The simple seat belt is one of the most ubiquitous, yet often overlooked bits of safety tech; but 50 years ago, this wasn't the case. On August 13, 1959, the world's first car with standard-fit three-point safety belts--a Volvo PV544--was delivered to the Volvo dealer in the Swedish town of Kristianstad. 50 years and about 1 million saved lives later, the V-shaped three-point safety belt can be found in just about every new car on the road. Happy birthday, three-point safety belt!
Before the three-point belt, there was the basic lap belt. This two-point design did a good job of keeping passengers in their seats during a collision, but it failed to evenly disperse crash forces resulting in a bruised forehead or--at high speeds--a possible fractured pelvis. The three-point design, developed by Volvo engineer Nils Bohlin, more evenly spread impact forces across the passenger's torso and helped to keep the upper body in place.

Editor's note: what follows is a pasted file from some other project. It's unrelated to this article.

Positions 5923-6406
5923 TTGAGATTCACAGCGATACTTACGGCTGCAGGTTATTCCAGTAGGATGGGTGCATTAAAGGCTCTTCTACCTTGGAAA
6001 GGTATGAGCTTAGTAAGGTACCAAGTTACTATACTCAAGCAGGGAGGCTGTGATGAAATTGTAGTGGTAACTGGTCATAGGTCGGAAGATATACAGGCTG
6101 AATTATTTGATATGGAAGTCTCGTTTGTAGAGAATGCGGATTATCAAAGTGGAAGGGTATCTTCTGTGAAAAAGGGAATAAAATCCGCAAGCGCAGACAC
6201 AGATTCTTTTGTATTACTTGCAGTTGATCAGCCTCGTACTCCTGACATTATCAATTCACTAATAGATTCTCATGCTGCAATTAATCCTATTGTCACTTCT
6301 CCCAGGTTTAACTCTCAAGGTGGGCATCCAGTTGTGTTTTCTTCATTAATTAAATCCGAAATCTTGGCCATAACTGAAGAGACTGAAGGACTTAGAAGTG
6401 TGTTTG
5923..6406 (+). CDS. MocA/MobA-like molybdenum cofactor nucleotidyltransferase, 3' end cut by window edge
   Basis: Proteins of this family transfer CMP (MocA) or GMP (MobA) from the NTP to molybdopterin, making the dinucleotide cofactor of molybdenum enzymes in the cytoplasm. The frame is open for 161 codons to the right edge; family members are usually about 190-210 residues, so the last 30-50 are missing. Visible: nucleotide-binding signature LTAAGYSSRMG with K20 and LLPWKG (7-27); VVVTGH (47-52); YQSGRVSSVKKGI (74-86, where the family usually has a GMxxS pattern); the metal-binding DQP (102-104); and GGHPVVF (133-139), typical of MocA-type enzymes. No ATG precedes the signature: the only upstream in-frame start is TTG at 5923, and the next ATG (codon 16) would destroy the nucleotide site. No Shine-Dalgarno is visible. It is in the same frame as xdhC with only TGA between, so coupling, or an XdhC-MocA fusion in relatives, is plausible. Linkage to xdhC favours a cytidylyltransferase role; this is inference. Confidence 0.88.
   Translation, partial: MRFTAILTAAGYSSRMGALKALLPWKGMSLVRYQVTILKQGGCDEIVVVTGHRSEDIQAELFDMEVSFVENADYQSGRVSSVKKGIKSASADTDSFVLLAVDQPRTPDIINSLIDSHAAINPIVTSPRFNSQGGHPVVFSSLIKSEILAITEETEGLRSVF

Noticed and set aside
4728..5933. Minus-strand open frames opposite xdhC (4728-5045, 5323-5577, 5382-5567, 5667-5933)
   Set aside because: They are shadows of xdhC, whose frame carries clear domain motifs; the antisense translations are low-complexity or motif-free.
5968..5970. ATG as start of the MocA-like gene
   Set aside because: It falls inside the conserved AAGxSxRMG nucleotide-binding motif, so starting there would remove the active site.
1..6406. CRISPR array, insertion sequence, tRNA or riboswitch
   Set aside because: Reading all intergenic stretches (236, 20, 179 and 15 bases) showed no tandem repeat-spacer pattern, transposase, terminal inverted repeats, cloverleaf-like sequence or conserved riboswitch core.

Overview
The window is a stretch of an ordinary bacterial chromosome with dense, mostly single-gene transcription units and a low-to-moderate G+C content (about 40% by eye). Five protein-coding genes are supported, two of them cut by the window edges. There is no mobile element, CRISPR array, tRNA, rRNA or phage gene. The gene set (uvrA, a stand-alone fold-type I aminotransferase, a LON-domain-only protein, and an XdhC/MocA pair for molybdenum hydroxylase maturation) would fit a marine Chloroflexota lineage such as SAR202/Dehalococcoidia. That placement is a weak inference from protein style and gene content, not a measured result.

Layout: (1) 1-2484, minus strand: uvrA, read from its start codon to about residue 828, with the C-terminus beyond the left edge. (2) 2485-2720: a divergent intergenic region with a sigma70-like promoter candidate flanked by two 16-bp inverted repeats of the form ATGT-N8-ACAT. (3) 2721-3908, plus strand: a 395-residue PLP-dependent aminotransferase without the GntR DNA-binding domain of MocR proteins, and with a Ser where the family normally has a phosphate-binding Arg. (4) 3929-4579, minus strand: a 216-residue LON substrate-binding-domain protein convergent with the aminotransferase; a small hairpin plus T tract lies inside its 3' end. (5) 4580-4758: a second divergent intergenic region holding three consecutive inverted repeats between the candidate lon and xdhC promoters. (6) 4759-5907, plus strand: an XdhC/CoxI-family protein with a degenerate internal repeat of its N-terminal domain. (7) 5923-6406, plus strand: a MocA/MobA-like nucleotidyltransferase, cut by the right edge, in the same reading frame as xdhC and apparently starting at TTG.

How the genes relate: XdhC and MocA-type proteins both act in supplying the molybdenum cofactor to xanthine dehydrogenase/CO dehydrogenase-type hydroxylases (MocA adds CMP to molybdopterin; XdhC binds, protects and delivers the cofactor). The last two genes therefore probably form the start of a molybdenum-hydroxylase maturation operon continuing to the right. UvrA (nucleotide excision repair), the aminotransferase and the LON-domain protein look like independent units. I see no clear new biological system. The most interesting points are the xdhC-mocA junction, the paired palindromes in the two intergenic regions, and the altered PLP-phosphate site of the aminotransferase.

Sure, some of the automatically deploying incarnations of the '80s and electronic nannies of today can make the seat belt a bit of an annoyance for some drivers, but having emerged unscathed from more than a few fender benders, I have first-hand knowledge of the value of this simple fabric strap. Trust me, you're better off wearing it.
Check out the video after the jump, which details more of the history and the future of Volvo's involvement with the three-point safety belt.